Understanding Stage III NSCLC: How it Compares to Other Stages

Learn about the differences between stage III and other stages of NSCLC, and what it means for treatment.

A man receives a scan for lung cancer.

Medically reviewed in September 2021

There are two broad categories of lung cancer—small cell lung cancer (SCLC) and non-small cell lung cancer (NSCLC). Non-small cell lung cancer is the more common of the two, accounting for roughly 85 percent of all cases of lung cancer.

Like other types of cancer, NSCLC is typically assigned a stage during diagnosis. Staging describes how far the cancer has spread from the initial site and how much cancer is in the body. While every case of NSCLC is somewhat unique, staging gives healthcare providers a common language when discussing cancer. It is also useful for deciding on treatment approaches and measuring a response to treatment.

Here, we will look at stage III NSCLC, how this stage compares to other stages, and why staging is only one piece of information that is considered when treating cancer.

Understanding staging
There are a number of different staging systems. One that is commonly used for NSCLC is the American Joint Committee on Cancer TNM system. TNM stands for “tumor, nodes, metastasis,” and takes into account the size of the main tumor (T), if the cancer has spread to nearby lymph nodes (N), and if the cancer has metastasized to other sites in the body (M). Based on this information, the cancer is given a stage between 0 and IV. Stage 0 is the earliest stage, and stage IV is the most advanced stage.

Stages are further divided into substages. Stage III, for example, is divided into IIIA, IIIB, and IIIC.

Understanding stage III
Stage III NSCLC is sometimes referred to “locally advanced.” It describes NSCLC that has spread within the chest, but has not metastasized (spread to distant sites in the body).

Because of the unpredictable ways in which cancer can spread, specific cases of NSCLC that are stage III can be very different from one another. Different in terms of the size of the tumors. Different in terms of what nodes the cancer has spread to. Different in terms of what tissues and/or organs the tumors have grown into. And this is before taking into account other factors, such as:

  • Biomarkers. Biomarker testing looks at the molecular biology of cancer cells to identify specific genetic mutations or the presence of the PD-L1 protein. This will help determine if targeted therapies or immunotherapy may be appropriate treatments.
  • Grade. Also called differentiation, grade refers to how abnormal the cancer cells appear when examined under a microscope, or how different the cancer cells appear when compared to normal cells.
  • The patient. A person’s medical history, overall health, age, needs, and preferences are other factors that healthcare providers consider when choosing between treatment options.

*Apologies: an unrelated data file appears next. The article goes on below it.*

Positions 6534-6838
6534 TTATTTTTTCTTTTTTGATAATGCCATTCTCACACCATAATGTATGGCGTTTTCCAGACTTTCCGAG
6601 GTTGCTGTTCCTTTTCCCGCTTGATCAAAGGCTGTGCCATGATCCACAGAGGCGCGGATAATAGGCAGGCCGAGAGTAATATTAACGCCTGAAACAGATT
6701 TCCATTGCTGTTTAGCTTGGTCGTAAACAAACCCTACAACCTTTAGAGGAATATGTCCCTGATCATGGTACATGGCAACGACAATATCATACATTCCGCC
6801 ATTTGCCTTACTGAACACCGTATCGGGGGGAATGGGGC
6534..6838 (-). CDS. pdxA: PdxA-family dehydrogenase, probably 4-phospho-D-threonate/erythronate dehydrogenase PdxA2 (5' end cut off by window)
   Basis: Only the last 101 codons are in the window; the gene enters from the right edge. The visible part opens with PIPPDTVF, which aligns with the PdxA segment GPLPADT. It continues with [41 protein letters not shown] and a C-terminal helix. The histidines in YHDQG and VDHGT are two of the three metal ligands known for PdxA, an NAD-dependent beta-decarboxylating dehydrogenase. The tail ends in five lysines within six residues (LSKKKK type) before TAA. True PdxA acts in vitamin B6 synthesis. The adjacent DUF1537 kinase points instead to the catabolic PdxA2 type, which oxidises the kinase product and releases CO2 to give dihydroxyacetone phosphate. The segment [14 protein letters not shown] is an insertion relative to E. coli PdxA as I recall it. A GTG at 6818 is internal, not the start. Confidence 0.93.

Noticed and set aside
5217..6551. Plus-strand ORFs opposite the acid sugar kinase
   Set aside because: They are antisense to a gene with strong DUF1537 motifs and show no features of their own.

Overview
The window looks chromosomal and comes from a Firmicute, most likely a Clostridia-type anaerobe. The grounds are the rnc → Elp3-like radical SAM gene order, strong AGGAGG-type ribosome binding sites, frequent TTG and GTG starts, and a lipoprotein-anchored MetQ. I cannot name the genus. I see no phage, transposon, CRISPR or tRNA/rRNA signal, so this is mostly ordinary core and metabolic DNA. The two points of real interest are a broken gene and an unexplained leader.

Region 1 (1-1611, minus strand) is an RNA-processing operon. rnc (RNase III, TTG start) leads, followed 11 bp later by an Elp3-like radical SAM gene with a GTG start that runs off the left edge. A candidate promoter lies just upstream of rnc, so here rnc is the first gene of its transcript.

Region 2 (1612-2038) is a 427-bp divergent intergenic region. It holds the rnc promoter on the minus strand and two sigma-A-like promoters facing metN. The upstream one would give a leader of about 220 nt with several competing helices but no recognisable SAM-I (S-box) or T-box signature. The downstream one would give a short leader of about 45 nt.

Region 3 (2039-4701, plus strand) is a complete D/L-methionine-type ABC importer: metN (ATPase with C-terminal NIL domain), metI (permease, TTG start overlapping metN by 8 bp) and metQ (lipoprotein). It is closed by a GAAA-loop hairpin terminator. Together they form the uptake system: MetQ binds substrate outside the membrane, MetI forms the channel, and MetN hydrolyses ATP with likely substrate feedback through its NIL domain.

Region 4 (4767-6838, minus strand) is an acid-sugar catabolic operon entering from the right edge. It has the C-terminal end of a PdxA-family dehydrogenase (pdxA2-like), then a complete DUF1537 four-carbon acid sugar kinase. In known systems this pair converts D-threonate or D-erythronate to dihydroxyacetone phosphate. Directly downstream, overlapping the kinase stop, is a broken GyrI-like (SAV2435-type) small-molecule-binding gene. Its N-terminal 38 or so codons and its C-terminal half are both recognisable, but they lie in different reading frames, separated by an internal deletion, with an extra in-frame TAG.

Treating stage III compared to earlier stages
Compared to stages 0, I, and II, stage III NSCLC is more advanced. This means that it has spread more and will require a different approach to treatment.

Because the cancer is more localized in stages I and II, surgery to remove the tumor or tumors is often the favored initial treatment in many cases. Radiation therapy to shrink tumors may also be used. Depending on hormonal receptor (HR) and HER2 status, a variety of drug therapies may be used as well—chemotherapy, HR-targeted drugs, HER2-targeted drugs, hormone therapy, and immunotherapy.

In contrast, there is no preferred treatment for stage III NSCLC. As mentioned above, specific cases of stage III NSCLC can be very different from other cases. Treatment plans are individualized, based on information about the cancer and about the patient. People with stage III NSCLC should work with a multidisciplinary team of healthcare providers who can guide them through treatment. A combination of chemotherapy and radiation therapy are often used, and treatment may also involve surgery, immunotherapy, and targeted therapy.

Stage III NSCLC compared to stage IV
With stage III, cancer is still contained within the chest. With stage IV, cancer has spread to distant sites in the body, such as the brain, bones, distant lymph nodes, and the fluid around the heart or lungs. Treatment for stage IV is also individualized, taking into account the sites the cancer has spread to, a person’s medical history, and their overall health. It may involve a combination of targeted therapy, immunotherapy, and chemotherapy. Radiation therapy and surgery may also be used to target specific tumor sites.

Article sources open article sources Lung Cancer 101: Types and Staging of Lung Cancer.
National Cancer Institute. Cancer Staging.
Lungevity. Lung Cancer Staging.
International Association for the Study of Lung Cancer. 8th Edition of the TNM Classification for Lung Cancer.
American Cancer Society. Non-Small Cell Lung Cancer Stages.
Canadian Cancer Society. What is metastatic cancer?
Gregory L. Riely. What, When, and How of Biomarker Testing in Non–Small Cell Lung Cancer. Official Journal of the National Comprehensive Cancer Network, 2017. Vol. 15, No. 5s.
Cancer Research UK. Stages and grades of lung cancer.
American Cancer Society. Understanding Your Pathology Report: Lung Cancer.
UpToDate. Patient education: Non-small cell lung cancer treatment; stage I to III cancer (Beyond the Basics).

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